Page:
SHOW REVIEWED: “True Stories” at Locks Gallery

Doug Fishbone
Untitled (Hypno Project), 2009
digital video
12:55 min.

True Stories” is a collection of short program and feature-length films, put together by Lilly Wei, a New York-based independent curator, essayist and critic who writes regularly for “Art in America”. The discussion of this review will be the exhibition’s short program films. The program featured nine short videos, creating two hours of watching time.

For viewing, the upstairs gallery at Locks was converted into something of a living-room theater with comfy couches and numerous pillows. The program was projected in “festival short-program style”, meaning one video after the other. This is important to note as a choice made by the curator, instead of choosing to show the works as isolated entities on different screens or viewing devices with head-phones or not with head-phones. This method of viewing lead me to think of the films as almost a whole, and I found myself looking forward to the transition of one work into the other and the remaining mental-overlap of one subject matter as it compared to the next–rather like one might think when listening to a mix of music. The order of viewing the films was thought about,  the looped short program was advertised as being on a schedule of starting each day at 10am, 12pm, 2pm and 4pm, making plans to see the program in order possible. It was a comfortable way to sit through two hours of shorts.

In this review I will use the words “film” and “video” interchangeably just to add variation to the text. I will not bother to use these words to discuss what format the film or video was originally filmed or video-taped on. Try not to get mad about it.

Warning: This may make no sense unless you are a Talking Heads fan

I found myself thinking of the short program as a an internationally-minded version of the 1986 movie of the same name directed, produced, written and acted in by David Byrne. In the Locks Gallery version Lilly Wei takes the David Byrne role, only she is invisible and not so eccentric, as she introduces us to the citizens of the world instead of the citizens from the fictional Virgil, Texas.

The illusion to the 1986 “True Stories” is not as silly as it may sound at first read, the over-arching theme explored in Wei’s short program, is, after all, the evolution of the documentary from strictly factual or objective work to something that works to tell an emotional or subjective story. Shorts like Amy Grappell’s 2009, “Quadrangle”, could almost fit into the campy Talking Head’s movie/music-video collection. “Quadrangle” uses a split-screen format to tell the story of the artist’s parent’s long-term partner-swap with another couple in 1969. On one screen (viewed at Locks on the same plane) the artist’s father talks, on the other, the artist’s mother. The film is confessional and even light-hearted. Ms. Grappell’s parents come across as lovable characters who just happened to have fallen into an abnormal love story. Tracy Emin’s story of her abortion in “How it Feels” (1996), is certainly not funny, but Emin herself absolutely comes across as a quirky mess-up that you want to root for, not unlike John Goodman’s Louis Fyne.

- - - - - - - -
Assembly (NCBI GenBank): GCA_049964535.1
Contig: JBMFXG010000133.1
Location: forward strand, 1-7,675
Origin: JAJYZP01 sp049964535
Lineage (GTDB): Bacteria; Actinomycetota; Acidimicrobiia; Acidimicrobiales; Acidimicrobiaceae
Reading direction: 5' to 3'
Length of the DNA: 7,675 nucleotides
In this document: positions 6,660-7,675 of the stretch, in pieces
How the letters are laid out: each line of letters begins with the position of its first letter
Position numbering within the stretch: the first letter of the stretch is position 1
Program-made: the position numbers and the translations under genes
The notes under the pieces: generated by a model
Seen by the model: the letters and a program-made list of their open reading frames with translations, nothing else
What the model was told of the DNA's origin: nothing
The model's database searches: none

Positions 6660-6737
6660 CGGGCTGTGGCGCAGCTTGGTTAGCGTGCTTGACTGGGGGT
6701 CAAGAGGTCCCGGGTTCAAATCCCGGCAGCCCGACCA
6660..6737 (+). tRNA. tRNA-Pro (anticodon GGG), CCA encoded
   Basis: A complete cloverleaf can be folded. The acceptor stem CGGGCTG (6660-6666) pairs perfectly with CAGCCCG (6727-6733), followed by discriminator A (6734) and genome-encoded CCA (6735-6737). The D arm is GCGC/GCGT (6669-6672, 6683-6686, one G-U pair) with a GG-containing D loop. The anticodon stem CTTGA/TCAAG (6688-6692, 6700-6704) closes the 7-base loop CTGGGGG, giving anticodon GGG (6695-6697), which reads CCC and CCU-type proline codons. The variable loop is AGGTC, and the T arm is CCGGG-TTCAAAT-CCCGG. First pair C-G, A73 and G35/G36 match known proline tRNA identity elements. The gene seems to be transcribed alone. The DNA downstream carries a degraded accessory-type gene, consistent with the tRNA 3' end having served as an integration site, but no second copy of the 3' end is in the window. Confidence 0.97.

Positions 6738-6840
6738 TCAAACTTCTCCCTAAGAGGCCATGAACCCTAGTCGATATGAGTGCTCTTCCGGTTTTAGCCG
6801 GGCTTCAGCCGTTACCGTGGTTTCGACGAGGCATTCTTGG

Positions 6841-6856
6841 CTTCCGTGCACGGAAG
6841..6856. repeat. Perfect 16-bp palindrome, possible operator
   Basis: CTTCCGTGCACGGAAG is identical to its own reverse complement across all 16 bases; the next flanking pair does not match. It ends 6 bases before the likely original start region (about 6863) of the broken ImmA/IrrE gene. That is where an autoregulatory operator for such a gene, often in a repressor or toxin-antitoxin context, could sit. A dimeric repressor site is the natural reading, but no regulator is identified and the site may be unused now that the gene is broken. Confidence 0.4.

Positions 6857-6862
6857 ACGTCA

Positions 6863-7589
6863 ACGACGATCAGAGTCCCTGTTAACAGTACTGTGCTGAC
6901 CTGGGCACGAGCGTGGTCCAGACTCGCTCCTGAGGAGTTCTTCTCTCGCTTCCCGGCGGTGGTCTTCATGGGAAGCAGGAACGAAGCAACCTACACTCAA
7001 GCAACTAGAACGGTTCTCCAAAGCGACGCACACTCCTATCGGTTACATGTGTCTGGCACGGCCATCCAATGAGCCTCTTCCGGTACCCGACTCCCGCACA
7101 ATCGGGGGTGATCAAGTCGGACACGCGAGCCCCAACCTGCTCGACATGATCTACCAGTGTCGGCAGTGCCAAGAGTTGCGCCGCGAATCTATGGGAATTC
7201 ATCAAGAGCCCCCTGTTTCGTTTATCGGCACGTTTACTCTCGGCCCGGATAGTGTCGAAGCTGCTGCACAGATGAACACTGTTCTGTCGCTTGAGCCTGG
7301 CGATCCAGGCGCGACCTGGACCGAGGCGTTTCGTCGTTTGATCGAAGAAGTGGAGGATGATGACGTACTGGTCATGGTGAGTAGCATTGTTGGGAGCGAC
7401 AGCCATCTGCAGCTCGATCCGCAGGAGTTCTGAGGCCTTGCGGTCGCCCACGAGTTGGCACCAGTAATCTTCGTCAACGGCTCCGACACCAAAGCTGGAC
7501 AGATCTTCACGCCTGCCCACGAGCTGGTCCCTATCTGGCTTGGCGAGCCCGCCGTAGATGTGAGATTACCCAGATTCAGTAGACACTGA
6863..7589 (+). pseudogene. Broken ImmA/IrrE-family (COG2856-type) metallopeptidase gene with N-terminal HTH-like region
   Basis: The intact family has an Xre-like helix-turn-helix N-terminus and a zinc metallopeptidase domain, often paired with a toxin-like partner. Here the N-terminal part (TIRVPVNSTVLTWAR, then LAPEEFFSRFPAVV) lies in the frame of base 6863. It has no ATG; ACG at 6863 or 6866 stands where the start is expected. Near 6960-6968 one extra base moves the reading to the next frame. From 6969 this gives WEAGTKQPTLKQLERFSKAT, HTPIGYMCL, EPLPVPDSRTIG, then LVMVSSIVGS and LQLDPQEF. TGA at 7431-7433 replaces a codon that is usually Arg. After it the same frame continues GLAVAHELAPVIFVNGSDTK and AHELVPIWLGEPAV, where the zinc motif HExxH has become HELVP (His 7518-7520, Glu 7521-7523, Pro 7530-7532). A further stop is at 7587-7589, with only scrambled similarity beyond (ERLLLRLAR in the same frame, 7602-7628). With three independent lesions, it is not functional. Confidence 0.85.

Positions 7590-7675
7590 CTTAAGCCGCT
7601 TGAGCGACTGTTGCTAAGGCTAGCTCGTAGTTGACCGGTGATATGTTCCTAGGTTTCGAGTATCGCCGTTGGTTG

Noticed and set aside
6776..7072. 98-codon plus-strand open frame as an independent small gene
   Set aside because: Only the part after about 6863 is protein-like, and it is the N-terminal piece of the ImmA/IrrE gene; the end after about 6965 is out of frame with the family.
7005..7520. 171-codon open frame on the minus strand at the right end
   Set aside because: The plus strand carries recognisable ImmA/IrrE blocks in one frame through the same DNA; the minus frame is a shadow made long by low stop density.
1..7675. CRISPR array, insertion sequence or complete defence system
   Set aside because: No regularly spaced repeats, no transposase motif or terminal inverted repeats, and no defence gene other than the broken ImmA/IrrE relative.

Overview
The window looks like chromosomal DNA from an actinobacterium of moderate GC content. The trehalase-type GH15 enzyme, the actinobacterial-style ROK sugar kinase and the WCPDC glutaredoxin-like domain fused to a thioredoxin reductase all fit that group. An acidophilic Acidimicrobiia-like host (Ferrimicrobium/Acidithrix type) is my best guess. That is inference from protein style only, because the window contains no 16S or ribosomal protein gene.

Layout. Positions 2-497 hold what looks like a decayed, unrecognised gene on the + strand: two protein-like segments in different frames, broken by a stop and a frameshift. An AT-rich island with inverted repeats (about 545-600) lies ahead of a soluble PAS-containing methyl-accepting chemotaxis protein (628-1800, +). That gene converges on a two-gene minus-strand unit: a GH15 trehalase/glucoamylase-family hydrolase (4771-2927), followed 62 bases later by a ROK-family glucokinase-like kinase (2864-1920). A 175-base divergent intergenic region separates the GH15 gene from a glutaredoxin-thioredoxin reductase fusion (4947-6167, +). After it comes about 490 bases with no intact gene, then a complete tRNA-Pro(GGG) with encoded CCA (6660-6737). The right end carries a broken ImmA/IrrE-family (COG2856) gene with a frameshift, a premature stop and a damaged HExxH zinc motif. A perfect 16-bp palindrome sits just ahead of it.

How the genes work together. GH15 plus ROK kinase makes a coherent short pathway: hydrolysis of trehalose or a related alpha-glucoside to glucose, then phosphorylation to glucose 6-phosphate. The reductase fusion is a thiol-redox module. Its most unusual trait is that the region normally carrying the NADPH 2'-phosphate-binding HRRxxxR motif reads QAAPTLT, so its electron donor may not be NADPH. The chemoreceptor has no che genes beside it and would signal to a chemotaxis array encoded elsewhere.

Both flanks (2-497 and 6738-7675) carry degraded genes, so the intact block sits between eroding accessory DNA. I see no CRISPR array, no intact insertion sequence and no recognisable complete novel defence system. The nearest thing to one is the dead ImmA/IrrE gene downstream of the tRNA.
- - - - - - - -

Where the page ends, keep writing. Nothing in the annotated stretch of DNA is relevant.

Wei’s “True Stories” goes a lot darker then Byrne’s, there were times when I was outright crying. Dor Guez’s “(Sa)Mira” (2009) seemed purposely designed to make the viewer cry along with Samira, a young Arab woman who could easily “pass” for Jewish, as she recounts the story of having being made to change her name to Mira, so costumers at the restaurant where she waitressed in Jerusalem would not know her true heritage and complain to the management. Samira shrugs off the story as unimportant at first but as the interview goes on she reveals how upset she is by the racism she has to deal with on a daily basis. As she breaks down into tears, I found myself doing the same. “(Sa)Mira” was followed immediately by “Questions For My Father” (2011), a film by Karl Haendel and Peter Ringbom which features a series of males who ask increasingly poignant questions to their fathers, who are absent from the film. The starkness of the film style (a face against a black background) allows the viewer to create a mental picture of the father-son relationships, which in all cases points to bleak and depressing.